The Sutton Trust’s recent report – on the privately-educated dominating prestigious jobs by a scale of five to one – is an important read. The study highlights how critical an independent school education was twenty years ago, especially for those now at the top of their chosen career paths.
This isn’t, however, particularly surprising. Back then, education in this country was in a rut; a tired out, laurel-resting, old boys’ club at one end of the spectrum; and the dregs of a union-dominated, ‘bog-standard comprehensive’ state sector at the other. Both ends of the spectrum were equally complacent, equally dominated by the past, equally lazy in their approach and equally unwilling or unable to contemplate change or improvement.
The revolution in education started by Andrew Adonis and then taken forward by Michael Gove has succeeded in changing all that. But not enough. It is a disgrace that in our country, one of the most advanced in the world, if your parents did not go to university there is an 80 per cent chance you will never go yourself.
But thanks to the shake-up of the education system over the past twenty years, there is a new cohort of state schools supporting children who past generations would have left behind. In the Harris Federation chain of academy schools which I manage, there are 51 students with Oxbridge offers this year. All of these sixth formers have faced disadvantage and are a truly diverse group of teenagers from all over London.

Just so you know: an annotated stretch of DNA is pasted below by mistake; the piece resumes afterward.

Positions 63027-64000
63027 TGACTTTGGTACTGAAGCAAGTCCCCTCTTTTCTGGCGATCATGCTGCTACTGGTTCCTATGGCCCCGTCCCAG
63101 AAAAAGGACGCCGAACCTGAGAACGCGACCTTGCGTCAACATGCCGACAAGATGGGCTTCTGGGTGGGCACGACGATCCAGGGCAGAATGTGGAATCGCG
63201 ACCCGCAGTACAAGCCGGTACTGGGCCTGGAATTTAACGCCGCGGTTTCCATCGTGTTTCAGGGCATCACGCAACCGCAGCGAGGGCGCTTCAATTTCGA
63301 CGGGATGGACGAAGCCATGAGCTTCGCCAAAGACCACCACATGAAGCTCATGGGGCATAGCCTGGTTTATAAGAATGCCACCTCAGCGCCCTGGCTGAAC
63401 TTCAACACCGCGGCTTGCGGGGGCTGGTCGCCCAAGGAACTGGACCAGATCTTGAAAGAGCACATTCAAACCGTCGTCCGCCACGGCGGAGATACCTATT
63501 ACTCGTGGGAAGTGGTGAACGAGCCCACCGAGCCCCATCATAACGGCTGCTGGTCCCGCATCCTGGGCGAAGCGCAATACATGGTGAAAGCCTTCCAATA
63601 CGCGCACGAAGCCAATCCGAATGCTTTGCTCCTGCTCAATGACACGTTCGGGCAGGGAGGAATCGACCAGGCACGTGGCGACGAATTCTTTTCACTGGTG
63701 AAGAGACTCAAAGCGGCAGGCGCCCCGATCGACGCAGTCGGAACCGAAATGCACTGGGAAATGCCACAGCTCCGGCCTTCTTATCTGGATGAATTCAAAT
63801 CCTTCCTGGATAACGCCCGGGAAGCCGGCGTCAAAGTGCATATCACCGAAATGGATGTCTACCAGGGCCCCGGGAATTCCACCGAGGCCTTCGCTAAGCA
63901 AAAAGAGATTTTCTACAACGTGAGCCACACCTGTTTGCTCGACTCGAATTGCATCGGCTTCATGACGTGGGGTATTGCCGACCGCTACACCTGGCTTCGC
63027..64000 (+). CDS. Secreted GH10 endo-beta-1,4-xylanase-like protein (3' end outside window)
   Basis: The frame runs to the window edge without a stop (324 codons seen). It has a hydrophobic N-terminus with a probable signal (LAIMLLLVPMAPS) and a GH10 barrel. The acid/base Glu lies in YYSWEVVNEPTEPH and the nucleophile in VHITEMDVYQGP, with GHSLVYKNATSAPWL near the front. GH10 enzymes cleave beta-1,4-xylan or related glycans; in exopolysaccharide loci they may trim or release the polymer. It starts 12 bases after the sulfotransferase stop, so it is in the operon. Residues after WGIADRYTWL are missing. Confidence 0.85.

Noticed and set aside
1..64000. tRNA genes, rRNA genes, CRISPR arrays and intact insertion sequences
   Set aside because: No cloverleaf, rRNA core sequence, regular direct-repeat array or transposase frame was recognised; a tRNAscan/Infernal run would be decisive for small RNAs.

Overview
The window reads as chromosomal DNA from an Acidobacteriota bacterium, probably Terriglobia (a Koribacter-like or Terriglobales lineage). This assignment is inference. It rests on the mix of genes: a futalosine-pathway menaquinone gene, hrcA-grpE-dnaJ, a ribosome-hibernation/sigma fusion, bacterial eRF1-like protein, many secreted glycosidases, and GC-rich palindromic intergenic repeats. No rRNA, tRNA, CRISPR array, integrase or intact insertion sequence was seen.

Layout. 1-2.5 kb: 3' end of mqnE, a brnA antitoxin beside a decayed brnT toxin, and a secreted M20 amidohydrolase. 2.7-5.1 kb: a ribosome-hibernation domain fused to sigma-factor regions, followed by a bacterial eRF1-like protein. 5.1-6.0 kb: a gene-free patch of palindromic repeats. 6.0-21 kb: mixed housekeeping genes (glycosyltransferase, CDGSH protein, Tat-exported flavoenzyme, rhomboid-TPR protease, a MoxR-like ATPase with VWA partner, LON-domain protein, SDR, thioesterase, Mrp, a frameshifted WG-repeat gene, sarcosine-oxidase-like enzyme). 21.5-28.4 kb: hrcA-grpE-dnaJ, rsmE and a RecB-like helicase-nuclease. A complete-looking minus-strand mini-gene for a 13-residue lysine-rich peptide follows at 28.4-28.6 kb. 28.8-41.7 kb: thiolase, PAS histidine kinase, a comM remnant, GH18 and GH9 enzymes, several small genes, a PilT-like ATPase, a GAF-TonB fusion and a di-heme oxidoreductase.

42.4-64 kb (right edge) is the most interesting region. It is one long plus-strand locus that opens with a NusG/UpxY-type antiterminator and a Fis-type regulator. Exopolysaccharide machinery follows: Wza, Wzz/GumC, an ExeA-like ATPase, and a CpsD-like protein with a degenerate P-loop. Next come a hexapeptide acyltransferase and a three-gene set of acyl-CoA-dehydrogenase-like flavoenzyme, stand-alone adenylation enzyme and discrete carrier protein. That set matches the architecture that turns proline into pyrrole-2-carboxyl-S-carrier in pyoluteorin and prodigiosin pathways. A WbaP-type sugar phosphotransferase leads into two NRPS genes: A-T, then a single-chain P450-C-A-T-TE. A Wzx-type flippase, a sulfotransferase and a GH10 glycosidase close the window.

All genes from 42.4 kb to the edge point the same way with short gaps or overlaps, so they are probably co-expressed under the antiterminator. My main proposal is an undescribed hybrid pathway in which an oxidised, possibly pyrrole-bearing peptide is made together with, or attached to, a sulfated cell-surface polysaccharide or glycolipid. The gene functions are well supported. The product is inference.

We have helped them beat the odds because we have disrupted the system – creating a highly academic – but free of charge – sixth form in partnership with the independent Westminster School. We have developed sixth forms in schools that didn’t have them, and not been scared to insist that our students work hard, learn the basics and then excel in their subjects.
But we also have to fight the system. For every open door at an Oxbridge college, there are five that need to be kicked down. For every employer that wants to engage with work experience, there are hundreds that won’t or are scared to do so. And for every complacent, jobsworth headteacher who has spent decades telling pupils there’s no point trying for the best universities because they’ll never get in, we have recruited a generation of teachers – many of whom are from equally diverse backgrounds – to tell our students that the system can be beaten.
There is still a long way to go. But the changing needs of society may be on our side.
One would hope that the world of newspaper columnists, public body chairs and even diplomats and politicians (four of the careers highlighted in the Sutton Trust report) will become more open to the next generation. But what this country needs more than anything is a brilliant generation of private sector entrepreneurs: educated, creative, open-minded and forward thinking. Those who will build on the UK’s new corporate strengths in AI, pharma, online retail, tech, new agriculture, the environment, science and the arts.
So yes, we should be concerned by the predominance of the independently-educated in the so-called elite professions. As a nation we need to do everything we can to help students like ours infiltrate and become established in these careers. But we should also be giving our children and teenagers the incentives and help they need to make the most of their talents and give Britain the creative and entrepreneurial shot in the arm it needs at this time.
Sir Dan Moynihan is CEO of the Harris Federation